Coming in PhotoDemon 6.6: automatic updates

February 19, 2015

Release dates are a funny thing.

When I first made PhotoDemon available online, my goal was to release an update every six weeks. That quickly turned to two months, then three months, and the last stable release (version 6.4) took six months to release. Version 6.6 is already nearing the six month mark as well, so I am long past due on finding a way to release new versions in a more timely fashion.

Aside from coding new features, the biggest delay has traditionally been language translations. PD’s translations are created by volunteers, and they can’t really start their work until I’ve finished adding new text to the program. Then, depending on time constraints, translations can takes anywhere from one week to many weeks. (Some awesome volunteers, like Frank Donckers, actually manage translations for multiple languages – so their work is especially tough!)

Here's what PhotoDemon's translators see.  Current translations include more than 13,000 words - or enough for a small book!

Here’s what PhotoDemon’s translators see. Current translations include more than 13,000 words – or enough for a small book!

This presents a conundrum when trying to release a new version: do I wait for all translations to complete – penalizing those who use the original English text – or do I release the project anyway, knowing some translations may not be ready for several weeks?

PhotoDemon 6.4 took the latter approach. Unfortunately, some language changes were never patched back in to the stable version, so to this day, version 6.4 is incomplete for some languages. The German language file in particular saw many improvements from a team of volunteers, but because releasing a new version takes so much work, the updates never got backported to 6.4.

There’s a better solution to this, and in PhotoDemon 6.6, I’ve finally implemented it.

Silent, granular, automatic updates

PhotoDemon 6.6 includes a bunch of new features designed to make updates more frequent, more reliable, and less of a hassle for everyone – me, translators, and end-users included.

The new update options available in version 6.6.

A sample of the new update options available in version 6.6.

Automatic updates

First up, PhotoDemon is now capable of silently updating itself, without any annoying prompts or actions from the user. Historically, PD could notify you of an update, but you had to manually visit, download the new .zip file, and extract it yourself. This is a hassle, and it’s one reason I spread out PD releases – so users wouldn’t be bombarded with “go download an update” notifications.

As of version 6.6, PhotoDemon is now capable of downloading new updates in the background, and silently patching itself when the download is complete. As with all PhotoDemon features, this whole thing happens entirely in PD’s folder. Admin rights are not required, no registry edits are made, and no UAC prompts are raised.

Because most existing update solutions don’t work for portable software, PD’s solution was custom-built from the ground up. I’ve gone to great lengths to ensure that portability is not affected at all by this feature, and I’m pretty excited to have a portable app that can auto-update seamlessly.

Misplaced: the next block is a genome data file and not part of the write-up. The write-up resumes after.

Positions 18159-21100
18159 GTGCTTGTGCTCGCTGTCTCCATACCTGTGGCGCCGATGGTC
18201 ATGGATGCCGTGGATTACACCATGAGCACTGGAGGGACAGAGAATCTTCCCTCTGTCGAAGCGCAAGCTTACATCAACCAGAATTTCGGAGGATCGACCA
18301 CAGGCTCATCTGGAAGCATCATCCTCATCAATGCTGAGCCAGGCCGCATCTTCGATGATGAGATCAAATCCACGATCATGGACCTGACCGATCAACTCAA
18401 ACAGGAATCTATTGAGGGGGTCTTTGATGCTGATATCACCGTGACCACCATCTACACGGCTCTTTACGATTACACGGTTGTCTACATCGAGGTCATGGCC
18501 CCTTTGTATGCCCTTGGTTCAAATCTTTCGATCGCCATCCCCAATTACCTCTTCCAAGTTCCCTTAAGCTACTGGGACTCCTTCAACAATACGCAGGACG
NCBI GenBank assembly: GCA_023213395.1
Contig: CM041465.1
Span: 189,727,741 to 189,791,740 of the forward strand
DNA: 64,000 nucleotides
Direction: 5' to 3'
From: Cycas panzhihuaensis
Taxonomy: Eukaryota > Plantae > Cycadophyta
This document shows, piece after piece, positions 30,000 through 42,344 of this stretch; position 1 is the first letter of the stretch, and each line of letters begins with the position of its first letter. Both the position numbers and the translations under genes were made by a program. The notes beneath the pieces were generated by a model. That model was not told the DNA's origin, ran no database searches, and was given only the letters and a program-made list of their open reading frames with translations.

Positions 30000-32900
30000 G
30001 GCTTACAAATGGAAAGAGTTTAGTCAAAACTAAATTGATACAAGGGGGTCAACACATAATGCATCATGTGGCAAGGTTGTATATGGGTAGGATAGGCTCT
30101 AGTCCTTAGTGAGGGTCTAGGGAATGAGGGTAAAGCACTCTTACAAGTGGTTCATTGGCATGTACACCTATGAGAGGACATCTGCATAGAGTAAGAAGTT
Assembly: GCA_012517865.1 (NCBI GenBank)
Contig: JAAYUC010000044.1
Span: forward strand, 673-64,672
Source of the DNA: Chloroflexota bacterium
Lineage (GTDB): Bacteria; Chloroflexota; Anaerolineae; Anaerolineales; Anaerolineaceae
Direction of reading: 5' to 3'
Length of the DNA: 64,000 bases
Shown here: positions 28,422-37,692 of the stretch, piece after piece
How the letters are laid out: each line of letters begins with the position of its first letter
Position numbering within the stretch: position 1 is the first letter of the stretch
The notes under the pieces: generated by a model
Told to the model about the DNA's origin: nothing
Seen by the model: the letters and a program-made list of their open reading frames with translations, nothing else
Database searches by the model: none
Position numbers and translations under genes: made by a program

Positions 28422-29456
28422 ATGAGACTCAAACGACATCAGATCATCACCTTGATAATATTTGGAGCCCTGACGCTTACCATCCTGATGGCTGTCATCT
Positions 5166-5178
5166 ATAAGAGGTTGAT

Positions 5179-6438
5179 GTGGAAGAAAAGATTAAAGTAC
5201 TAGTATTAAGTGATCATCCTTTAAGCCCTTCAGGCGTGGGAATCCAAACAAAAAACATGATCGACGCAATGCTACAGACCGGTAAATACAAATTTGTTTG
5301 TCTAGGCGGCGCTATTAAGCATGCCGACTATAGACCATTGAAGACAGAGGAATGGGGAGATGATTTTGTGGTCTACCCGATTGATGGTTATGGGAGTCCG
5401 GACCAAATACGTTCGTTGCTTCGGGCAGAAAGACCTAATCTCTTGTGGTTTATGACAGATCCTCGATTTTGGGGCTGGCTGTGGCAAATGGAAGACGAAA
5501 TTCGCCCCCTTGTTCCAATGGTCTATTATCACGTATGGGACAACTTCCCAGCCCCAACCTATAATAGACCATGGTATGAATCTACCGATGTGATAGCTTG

Still to-do is a small prompt to let the user know they can restart to receive new features, but even this is going to be much less invasive than before. (Probably a small window in the corner that automatically closes itself after ~10 seconds.) I’m also debating a preference for allowing the old update behavior, where an update notification is raised but no automatic patching occurs. I have mixed feelings about this, but might be tempted to add it if someone can make a compelling case – so please let me know if an option like this is important to you.

Update files required for patching the entire program and all plugins clock in around 7 MB, so pretty small. Of course, you can disable updates completely if you prefer to manually patch your software on your own schedule. Just select “never” as the update frequency, and PhotoDemon will no longer touch your Internet connection or download anything related to the program, even the ~1 KB update XML files. (But if you do this, please make sure to manually check periodically!)

Many thanks to those who helped develop and test this feature, including Hans Nolte and Jason Brown for helping me work through some issues with cheap antivirus software that incorrectly raised false-positive warnings during the automatic update process.

Granular updates

Next up, PhotoDemon is now capable of patching languages separate from the program itself. Language files are much smaller (~70 KB per language, compressed), so there’s no reason to force a full program update if only one or two languages need to be patched.

New language files are silently downloaded in the background as they become available, and if the currently in-use language has an update, PhotoDemon is smart enough to load and apply the new text without requiring you to restart the program. Pretty cool, eh?